Cultural Revolutions

Eugenio Corti, R.I.P.

With the death of Eugenio Corti on February 4, Italian literature has lost the last of its great masters.  Born in 1921, Corti grew up in the rolling countryside south of Lago di Como known as the Brianza.  His father was a textile manufacturer whose handsome brick factory in Besana had been converted into the villa in which Eugenio spent most of his life.

Besana is the fictional village of Nomentana in Corti’s masterpiece, Il cavallo rosso.  When I used to visit him and his gracious wife, we would sit in the garden before dinner and watch his “pets”: an undomesticated rabbit and a wild tortoise, which lived with the family on friendly terms, without cages or any restraint except the gate, which had to be locked to keep out the village dogs.  In the winter, we could look out beyond the back of the garden to see some of the ravages the 20th century had made on the beautiful Brianza, but for the most part, this little plot of green, with its trees and flowers and tame wild beasts, was a reflection both of Eugenio’s character and of the world he recreated in his novel.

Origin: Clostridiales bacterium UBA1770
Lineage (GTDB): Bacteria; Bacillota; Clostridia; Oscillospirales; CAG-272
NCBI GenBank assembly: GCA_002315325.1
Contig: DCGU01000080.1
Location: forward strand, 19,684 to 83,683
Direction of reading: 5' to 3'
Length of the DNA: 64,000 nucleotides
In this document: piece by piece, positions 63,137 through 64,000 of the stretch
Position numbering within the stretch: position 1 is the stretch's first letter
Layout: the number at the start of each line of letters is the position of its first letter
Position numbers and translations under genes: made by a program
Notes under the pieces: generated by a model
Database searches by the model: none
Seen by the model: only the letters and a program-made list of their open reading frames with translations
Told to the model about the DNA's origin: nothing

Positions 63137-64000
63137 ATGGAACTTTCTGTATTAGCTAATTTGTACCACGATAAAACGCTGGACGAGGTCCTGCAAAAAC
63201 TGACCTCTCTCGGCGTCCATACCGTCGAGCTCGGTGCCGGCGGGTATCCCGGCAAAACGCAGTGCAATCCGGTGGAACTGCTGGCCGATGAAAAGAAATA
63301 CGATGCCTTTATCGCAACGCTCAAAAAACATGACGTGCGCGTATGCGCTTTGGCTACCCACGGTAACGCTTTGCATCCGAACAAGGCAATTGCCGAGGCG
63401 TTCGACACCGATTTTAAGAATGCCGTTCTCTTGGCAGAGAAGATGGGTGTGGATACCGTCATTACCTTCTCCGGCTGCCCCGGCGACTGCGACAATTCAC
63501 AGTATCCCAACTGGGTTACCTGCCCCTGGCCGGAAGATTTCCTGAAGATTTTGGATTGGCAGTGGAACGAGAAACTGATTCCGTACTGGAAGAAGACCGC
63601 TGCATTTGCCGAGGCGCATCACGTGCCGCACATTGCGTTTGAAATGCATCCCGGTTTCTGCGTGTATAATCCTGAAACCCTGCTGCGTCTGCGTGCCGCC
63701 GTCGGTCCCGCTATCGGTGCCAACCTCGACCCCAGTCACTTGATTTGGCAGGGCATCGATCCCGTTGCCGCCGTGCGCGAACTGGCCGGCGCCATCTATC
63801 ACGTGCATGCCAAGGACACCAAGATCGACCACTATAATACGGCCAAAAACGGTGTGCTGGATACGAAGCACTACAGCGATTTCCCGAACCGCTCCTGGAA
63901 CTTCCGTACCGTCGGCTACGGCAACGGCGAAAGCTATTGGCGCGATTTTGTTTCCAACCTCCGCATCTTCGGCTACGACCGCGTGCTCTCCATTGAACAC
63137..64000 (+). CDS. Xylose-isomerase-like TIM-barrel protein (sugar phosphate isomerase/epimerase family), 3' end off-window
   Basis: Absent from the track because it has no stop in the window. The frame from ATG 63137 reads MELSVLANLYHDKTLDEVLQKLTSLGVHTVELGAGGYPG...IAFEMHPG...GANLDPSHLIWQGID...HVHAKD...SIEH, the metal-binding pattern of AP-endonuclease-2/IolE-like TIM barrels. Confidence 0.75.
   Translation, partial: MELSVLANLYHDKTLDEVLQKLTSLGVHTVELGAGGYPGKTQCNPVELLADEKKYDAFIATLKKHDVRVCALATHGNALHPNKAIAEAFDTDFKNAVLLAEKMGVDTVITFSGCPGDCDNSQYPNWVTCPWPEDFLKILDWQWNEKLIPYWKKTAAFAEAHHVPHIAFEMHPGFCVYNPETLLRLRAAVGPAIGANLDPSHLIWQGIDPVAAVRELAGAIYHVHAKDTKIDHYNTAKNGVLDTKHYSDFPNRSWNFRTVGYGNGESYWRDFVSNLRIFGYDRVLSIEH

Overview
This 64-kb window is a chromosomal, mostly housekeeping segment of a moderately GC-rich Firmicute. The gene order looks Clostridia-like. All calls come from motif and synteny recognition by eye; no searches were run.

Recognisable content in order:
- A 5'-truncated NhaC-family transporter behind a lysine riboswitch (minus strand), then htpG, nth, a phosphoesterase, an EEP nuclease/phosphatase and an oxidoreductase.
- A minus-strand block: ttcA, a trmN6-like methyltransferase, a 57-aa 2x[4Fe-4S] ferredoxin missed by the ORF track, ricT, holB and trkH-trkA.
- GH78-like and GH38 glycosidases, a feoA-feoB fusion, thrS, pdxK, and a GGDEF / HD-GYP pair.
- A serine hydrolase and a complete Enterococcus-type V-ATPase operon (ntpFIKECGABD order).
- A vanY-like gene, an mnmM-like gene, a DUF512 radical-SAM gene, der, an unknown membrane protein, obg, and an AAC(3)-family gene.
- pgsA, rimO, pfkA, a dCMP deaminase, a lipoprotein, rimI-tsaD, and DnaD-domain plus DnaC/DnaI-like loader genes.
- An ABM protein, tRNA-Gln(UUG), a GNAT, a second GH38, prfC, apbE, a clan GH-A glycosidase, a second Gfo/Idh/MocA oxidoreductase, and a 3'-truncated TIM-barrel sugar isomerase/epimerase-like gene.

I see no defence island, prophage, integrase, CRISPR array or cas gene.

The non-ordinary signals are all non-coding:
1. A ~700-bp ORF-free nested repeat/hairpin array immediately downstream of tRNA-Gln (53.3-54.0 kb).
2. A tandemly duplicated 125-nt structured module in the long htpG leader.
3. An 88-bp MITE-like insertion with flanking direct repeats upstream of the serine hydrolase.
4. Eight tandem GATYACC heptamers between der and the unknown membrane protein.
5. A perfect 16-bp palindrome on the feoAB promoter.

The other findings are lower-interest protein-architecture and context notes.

Although he came from an industrial family in the most hard-working part of Italy, Corti’s mind was more than a little tinged by an agrarian spirit.  This is difficult to convey in Italian, and when, in the course of a lecture, I put Corti in the context of the...

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